Mr. Chamberlain brings us the good news from Munich 1938.
I can honestly say that despite my tender years I was aware of the Second World War. My war was however coloured somewhat by the daily dose of propaganda on the radio or wireless as we knew it then and the daily papers. This information or misinformation had been served up to the masses daily from well before the war began. Quite by chance some sixty or more years later I had given me a British weekly magazine called Picture Post. It was the edition that celebrated the return from Munich of Mr. Chamberlain the Prime Minister of Great Britain, who had achieved what he thought was meaningful negotiations with Herr Hitler the Chancellor of Germany, over the Czechoslovakia problem. Czechoslovakia was a small, made up nation formed at the end of the First World War in 1919 from part of the former Austrian-Hungarian Empire. Chunks of the losing nations were joined together to create a composite of nationalities in the border region between Germany and Hungary. There were Czechs and Slovaks of course, but within the boundaries there were minorities of other peoples. I won’t use the term ‘race’ in case you think me racist. There were Poles and Magyars and Gypsies (or Romany) and not the least, Germans.
Czechoslovakia was an excellent example of peaceful coexistence of differing nationalities. It was comparatively rich in minerals and had a well developed industry. The Skoda motor works being a case in point.
Happiness and contentment are all very well in themselves but never let anyone know you feel this way. When Hitler came to power in 1933, he looked around Europe to see if anyone was happy and he noticed that the Czech people were looking pretty pleased with themselves. So he thought he would put a stop to that by demanding that the happy Germans living in Czechoslovakia should have the right to be happy Germans in Germany, so long as they stayed where they were and where they lived became part of Germany.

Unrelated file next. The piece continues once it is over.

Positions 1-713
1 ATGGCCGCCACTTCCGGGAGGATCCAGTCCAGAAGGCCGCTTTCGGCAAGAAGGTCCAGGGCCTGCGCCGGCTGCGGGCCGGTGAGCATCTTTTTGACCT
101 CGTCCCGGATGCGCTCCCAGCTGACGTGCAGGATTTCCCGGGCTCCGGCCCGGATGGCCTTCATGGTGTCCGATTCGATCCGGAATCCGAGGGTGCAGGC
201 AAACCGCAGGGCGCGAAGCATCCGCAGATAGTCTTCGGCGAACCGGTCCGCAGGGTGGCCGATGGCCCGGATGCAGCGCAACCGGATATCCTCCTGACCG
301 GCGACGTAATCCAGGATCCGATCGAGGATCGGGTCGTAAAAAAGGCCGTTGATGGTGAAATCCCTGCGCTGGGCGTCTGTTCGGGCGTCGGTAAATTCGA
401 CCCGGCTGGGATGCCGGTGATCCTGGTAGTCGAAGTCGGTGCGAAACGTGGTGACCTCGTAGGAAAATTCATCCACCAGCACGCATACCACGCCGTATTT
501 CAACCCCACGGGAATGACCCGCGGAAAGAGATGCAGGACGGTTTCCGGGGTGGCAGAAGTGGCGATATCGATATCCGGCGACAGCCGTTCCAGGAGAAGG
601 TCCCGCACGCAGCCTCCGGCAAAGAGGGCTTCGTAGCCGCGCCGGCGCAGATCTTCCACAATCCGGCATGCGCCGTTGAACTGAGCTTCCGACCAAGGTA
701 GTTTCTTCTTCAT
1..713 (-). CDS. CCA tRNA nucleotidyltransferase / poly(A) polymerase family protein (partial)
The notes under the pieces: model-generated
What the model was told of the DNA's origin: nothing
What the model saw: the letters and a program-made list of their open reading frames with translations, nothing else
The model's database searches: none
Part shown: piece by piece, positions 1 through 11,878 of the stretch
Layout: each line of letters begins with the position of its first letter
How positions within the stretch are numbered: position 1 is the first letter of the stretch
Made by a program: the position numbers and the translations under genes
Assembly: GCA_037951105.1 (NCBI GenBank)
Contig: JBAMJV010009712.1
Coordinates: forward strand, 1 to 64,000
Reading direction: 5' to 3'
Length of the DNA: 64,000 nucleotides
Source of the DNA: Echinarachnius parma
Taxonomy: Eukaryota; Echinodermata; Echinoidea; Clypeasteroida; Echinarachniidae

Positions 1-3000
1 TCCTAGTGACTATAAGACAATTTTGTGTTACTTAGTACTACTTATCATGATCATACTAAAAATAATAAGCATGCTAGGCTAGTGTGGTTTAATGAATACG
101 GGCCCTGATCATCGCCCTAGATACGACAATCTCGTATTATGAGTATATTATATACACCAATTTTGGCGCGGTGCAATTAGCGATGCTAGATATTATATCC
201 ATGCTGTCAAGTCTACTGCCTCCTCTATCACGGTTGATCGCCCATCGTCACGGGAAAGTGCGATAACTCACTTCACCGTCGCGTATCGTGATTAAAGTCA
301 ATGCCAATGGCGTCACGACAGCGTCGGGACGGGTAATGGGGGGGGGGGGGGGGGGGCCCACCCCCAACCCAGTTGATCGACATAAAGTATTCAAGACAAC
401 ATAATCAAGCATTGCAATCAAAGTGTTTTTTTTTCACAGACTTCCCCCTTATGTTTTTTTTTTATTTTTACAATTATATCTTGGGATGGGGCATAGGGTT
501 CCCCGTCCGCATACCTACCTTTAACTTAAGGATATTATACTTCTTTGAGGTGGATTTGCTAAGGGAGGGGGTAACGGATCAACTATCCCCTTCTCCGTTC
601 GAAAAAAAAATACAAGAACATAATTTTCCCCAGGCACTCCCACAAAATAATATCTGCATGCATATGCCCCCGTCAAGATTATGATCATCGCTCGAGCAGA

These thoughts of Hitler’s clearly became a crisis in the minds of those ‘good’ nations such as Britain and France that wanted to keep everything in Europe and the world for that matter just as it was. They needed to discuss the problem with Hitler. So the leaders of France and Britain decided the fate of little Czechoslovakia at a meeting in Munich and agreed to slices of that country being handed to Germany. This was the Sudetenland.
Incidentally no one invited the Czech prime minister to the talks but those that did take part emerged with smiles on their faces. The Czech government wisely accepted that they had no control over their own country. War had been averted. In hindsight this was patent nonsense. It had given Hitler a chance to assess the resolve of the Western powers and they proved to be lacking in this regard. Hitler marched into the Sudetenland and occupied the rest of Czechoslovakia in a very short time to the silence of the Western ‘powers’.
I was blissfully unaware of this crisis, as my advisors had left me woefully ill-informed. Like the rest of Europe, except for the Czechs that is, I slept peacefully in my cot and was mindless of the dragon that had been unleashed.